Updated at 1:15 pm EST
Jeb Bush is in town.
The former Florida governor, brother of one former president and son of another, is encamped in Washington — in a hotel just a few blocks from the White House, as the National Review Online notes — ostensibly for another national conference of his Foundation for Excellence in Education. It’s the fifth annual conference, the last one in San Francisco. Bush sets the election year parleys in Washington.
While here, NRO’s Robert Costa reports, Bush held a private, one-hour meeting Monday with some political operatives — including Neil Newhouse, a Washington-area pollster who served as Republican presidential nominee Mitt Romney’s campaign pollster and has a long association with Bush.
Neilhouse, of Alexandria, Va.-based Public Opinion Strategies, polled for both of Bush’s winning campaigns in 1998 and 2002. He tells Political Capital that the get-together yesterday was nothing but an informal gathering of a couple of mostly policy-oriented associates of Bush over drinks — the door to their meeting open, with no speechifying.
Bush, Costa reports, was not ruling out a presidential run of his own in 2016: “I am here to catch up with folks and promote education reform,” he said in an interview — with a reported smile. He called the crew with whom he met in the J.W. Marriott hotel’s Cannon room “an alumni group that I like keeping in touch with.” He maintained that he is “here to focus on educational reform.”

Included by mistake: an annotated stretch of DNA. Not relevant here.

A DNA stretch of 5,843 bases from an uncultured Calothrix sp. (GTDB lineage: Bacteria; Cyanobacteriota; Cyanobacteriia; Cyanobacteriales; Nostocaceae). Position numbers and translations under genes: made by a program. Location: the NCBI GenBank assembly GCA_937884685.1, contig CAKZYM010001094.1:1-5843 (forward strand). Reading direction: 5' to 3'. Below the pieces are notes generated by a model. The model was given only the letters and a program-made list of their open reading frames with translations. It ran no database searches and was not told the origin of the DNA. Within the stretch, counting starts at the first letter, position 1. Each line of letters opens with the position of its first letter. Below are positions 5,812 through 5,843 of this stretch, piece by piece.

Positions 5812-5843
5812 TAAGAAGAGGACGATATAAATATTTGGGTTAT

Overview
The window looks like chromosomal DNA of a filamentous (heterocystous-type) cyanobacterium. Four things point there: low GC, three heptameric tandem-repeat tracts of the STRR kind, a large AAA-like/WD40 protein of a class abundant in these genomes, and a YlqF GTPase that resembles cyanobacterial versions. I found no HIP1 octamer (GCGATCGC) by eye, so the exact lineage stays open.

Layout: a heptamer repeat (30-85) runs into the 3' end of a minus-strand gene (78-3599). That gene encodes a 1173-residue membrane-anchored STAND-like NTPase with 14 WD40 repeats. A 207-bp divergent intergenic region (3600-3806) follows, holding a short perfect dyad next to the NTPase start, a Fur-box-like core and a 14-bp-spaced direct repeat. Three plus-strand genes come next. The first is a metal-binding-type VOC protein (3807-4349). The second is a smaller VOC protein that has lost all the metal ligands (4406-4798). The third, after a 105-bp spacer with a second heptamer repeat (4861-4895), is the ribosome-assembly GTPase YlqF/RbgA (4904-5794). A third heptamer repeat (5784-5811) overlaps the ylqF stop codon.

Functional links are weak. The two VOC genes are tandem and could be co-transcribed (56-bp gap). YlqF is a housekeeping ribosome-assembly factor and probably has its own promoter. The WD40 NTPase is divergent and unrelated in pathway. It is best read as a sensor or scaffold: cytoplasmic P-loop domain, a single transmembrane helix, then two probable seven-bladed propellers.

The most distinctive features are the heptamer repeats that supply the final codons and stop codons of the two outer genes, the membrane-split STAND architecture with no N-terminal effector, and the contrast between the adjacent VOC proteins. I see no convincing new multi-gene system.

Bush, who served two terms as governor and has long been involved in education reform, opened his two-day education summit of workshops and speeches at the Marriott this morning as the “keynote” breakfast speaker. They counted 950 people from 45 states.
They’ll be talking about many of the same issues that Bush has explored since starting another foundation following his first, losing, campaign for governor in 1994, when he opened a charter school in Miami with the leader of the Urban League there, T. Willard Fair: School choice. Tuition vouchers are on the agenda today.
True to form, Bush has an ecumenical guest list: With Arne Duncan, President Barack Obama’s education secretary, and John Podesta, a former chief of staff for President Bill Clinton, on the speakers’ list. Indiana Governor Mitch Daniels, who had been seen as a potential Republican presidential candidate this year, will deliver the keynote breakfast address tomorrow.
And the keynoters tonight at dinner include: Condoleezza Rice, secretary of state in the administration of Bush’s brother, former President George W. Bush, will join Joel Klein, a former education chancellor for New York Mayor Michael Bloomberg.